The War of the Rebellion: A Compilation of the Official Records of the Union and Confederate Armies

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U.S. Government Printing Office, 1882
 

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Página 161 - SIR :—Yours of this date, proposing armistice and appointment of Commissioners to settle terms of capitulation, is just received. No terms except an unconditional and immediate surrender can be accepted. I propose to move immediately upon your works.
Página 161 - SIR : — The distribution of the forces under my command, incident to an unexpected change of commanders, and the overwhelming force under your command, compel me, notwithstanding the brilliant success of the Confederate arms yesterday, to accept the ungenerous and unchivalrous terms which you propose.
Página 675 - It is hard to censure a successful general immediately after a victory, but I think he richly deserves it. I can get no returns, no reports, no information of any kind from him. Satisfied with his victory, he sits down and enjoys it without any regard to the future. I am worn out and tired with this neglect and inefficiency. CF Smith is almost the only officer equal to the emergency.
Página 675 - I have had no communication with General Grant for more than a week. He left his command without my authority, and went to Nashville. His army seems to be as much demoralized by the victory of Fort Donelson as was that of the Potomac by the defeat of Bull Run.
Página 261 - The test of merit in my profession with the people is success. It is a hard rule, but I think it right. If I join this corps to the forces of Beauregard (I confess a hazardous experiment), then those who are now declaiming against me will be without an argument.
Página 160 - SIR : — In consideration of all the circumstances governing the present situation of affairs at this station, I propose to the Commanding Officer of the Federal forces the appointment of Commissioners to agree upon terms of capitulation of the forces and fort under my command, and in that view suggest an armistice until 12 o'clock to-day. I am, sir, very respectfully, Your ob't se'v't, SB BUCKNER, Brig. Gen. CSA To Brigadier-General US GRANT, Com 'ding US Forces. Near Fort Donelson.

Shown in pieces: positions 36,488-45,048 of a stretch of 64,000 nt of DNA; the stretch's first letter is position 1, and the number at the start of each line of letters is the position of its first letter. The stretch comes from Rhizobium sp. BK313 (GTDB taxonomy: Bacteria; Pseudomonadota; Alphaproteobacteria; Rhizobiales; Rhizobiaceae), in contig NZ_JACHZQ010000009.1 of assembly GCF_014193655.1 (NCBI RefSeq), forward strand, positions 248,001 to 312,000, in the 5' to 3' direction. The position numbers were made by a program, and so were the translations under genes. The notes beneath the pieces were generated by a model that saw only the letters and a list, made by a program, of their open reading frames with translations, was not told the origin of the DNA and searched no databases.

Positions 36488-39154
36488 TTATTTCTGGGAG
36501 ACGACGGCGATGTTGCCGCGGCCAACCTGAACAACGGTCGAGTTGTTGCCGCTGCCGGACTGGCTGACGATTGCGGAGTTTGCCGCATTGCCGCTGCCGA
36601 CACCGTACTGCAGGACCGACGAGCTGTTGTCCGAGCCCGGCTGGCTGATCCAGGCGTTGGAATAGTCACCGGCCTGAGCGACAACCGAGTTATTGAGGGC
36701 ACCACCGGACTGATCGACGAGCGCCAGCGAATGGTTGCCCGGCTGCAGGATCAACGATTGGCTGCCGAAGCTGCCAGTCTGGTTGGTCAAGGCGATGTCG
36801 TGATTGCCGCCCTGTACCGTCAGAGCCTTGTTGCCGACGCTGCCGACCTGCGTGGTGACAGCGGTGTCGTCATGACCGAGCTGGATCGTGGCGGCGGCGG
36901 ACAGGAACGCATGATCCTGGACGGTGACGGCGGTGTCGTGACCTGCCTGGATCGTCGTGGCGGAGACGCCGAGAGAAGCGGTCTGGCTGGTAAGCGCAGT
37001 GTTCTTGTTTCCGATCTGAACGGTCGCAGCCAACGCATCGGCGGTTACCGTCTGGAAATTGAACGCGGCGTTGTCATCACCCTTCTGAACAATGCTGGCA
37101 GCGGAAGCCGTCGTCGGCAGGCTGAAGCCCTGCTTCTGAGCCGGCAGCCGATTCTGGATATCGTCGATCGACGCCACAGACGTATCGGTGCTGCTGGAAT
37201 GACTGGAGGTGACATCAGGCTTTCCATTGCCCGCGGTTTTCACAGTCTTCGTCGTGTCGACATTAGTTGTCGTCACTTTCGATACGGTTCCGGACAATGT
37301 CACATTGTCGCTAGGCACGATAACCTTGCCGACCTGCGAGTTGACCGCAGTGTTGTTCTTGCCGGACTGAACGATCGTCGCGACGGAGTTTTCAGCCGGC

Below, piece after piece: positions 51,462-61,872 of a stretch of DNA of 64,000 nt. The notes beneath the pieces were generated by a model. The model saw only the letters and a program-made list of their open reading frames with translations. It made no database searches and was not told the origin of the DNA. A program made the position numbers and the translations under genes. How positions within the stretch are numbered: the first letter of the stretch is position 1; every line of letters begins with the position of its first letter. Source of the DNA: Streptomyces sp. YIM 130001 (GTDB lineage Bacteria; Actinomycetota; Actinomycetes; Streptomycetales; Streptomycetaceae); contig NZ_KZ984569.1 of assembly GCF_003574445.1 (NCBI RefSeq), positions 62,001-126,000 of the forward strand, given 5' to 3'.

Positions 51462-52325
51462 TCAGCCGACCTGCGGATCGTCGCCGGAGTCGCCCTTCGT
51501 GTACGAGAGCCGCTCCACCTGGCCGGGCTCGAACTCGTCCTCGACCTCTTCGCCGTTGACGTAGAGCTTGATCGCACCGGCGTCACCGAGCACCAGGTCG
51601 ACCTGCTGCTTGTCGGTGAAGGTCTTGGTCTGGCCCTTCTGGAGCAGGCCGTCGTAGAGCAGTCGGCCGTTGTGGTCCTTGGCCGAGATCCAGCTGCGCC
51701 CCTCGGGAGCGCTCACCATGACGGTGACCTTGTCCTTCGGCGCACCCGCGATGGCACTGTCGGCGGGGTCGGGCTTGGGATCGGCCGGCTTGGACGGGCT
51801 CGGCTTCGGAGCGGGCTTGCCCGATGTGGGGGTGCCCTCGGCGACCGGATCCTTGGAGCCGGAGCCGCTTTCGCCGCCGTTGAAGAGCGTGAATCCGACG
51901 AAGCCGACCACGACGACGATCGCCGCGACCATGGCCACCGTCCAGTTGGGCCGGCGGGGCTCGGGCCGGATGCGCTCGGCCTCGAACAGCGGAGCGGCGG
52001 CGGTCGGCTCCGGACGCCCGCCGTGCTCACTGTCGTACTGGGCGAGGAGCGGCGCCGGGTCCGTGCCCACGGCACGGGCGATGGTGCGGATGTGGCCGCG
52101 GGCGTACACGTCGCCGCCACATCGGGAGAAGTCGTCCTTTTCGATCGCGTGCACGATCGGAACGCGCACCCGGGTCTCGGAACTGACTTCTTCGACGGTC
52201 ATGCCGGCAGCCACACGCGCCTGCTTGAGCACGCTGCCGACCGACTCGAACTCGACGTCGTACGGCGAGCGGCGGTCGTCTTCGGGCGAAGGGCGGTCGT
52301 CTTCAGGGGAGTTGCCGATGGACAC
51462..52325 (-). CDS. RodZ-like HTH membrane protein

Página 284 - Forrest to cut his way out. Under these circumstances Gen. Buckner accepted the command, and sent a flag of truce to the enemy for an armistice of six hours to negotiate for terms of capitulation. Before this flag and communication were delivered, I retired from the garrison.
Página 125 - Taylor and company, and the sick. The garrison, I think, must have commenced their retreat last night, or at an early hour this morning. " Had I not felt it an imperative necessity to attack Fort Henry to-day, I should have made the investment complete, and delayed until to-morrow, so as to secure the garrison. I do not now believe, however, the result would have been any more satisfactory.
Página 283 - We had accomplished our object, but it occupied the whole day, and before we could prepare to leave, after taking in the wounded and the dead, the enemy had thrown around us again, in the night, an immense force of fresh troops, and reoccupied his original position in the line of investment, thus again cutting off our retreat. We had only about 13,000 troops, all told. Of these we had lost a large proportion in the three battles.
Página 329 - The river line exceeded a mile in length. The line of defense was about two miles and a half long, and its distance from the river varied from one-fourth to three-fourths of a mile. The line of...

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